The changing nature of distance education in the higher education context is investigated in this chapter, particularly in relation to "massification" and the ethics involved in delivering technology enhanced courses to an increasingly diverse student body. Institutions may have developed policies in response to this, but it would seem that few academics have a coherent way of adhering to them. In addition, there is significant research suggesting that reliance on text-based instruction may disadvantage some students. This chapter draws on four case studies, emanating from recent research, demonstrating that higher levels of student engagement are possible when course materials are designed to cater for students with different approaches to learning. This chapter also suggests a more ethical approach to developing courses is a two-phased approach: (1) integrating a range of multimodal learning and teaching strategies; and (2) giving students the opportunity to discover their preferred approach to learning.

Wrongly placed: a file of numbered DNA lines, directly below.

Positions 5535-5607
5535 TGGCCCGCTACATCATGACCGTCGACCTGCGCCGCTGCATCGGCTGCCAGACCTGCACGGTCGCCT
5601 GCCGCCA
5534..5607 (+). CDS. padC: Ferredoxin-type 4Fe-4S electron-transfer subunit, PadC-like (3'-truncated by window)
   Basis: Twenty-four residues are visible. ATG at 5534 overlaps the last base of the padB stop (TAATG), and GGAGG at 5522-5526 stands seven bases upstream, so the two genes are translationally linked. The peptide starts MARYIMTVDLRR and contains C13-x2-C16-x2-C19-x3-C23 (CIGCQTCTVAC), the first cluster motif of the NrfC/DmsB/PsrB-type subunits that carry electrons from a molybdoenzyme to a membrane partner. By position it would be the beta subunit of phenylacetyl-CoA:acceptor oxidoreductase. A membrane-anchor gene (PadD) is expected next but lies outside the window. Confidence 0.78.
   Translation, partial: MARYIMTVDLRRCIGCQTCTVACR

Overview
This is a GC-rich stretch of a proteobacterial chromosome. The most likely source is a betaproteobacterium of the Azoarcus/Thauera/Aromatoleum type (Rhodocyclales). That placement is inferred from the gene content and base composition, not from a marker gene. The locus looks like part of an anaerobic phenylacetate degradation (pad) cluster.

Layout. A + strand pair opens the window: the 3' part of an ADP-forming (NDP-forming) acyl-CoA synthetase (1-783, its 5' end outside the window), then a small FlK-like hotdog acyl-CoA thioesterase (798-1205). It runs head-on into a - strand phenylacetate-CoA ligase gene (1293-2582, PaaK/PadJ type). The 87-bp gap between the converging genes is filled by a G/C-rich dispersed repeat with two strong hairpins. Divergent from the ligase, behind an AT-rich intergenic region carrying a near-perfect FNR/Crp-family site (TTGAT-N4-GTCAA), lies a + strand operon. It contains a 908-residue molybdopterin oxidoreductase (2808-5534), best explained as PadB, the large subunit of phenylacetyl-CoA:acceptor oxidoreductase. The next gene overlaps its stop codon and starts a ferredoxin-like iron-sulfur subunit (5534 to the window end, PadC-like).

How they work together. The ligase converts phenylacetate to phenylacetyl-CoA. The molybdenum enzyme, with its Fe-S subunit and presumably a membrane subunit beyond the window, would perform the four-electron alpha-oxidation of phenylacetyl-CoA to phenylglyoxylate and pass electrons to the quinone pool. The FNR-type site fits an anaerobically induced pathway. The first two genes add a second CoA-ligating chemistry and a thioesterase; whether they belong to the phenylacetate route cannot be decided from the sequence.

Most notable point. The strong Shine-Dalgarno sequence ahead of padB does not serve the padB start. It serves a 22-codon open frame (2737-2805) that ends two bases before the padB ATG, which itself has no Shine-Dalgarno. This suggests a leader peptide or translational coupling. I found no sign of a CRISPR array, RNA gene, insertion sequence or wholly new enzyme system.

|Title of host publication||Ethical Practices and Implications in Distance Learning|
|Editors||Ugur Demiray, Ramesh C Sharma|
|Number of pages||29|
|Publication status||Published - 2008|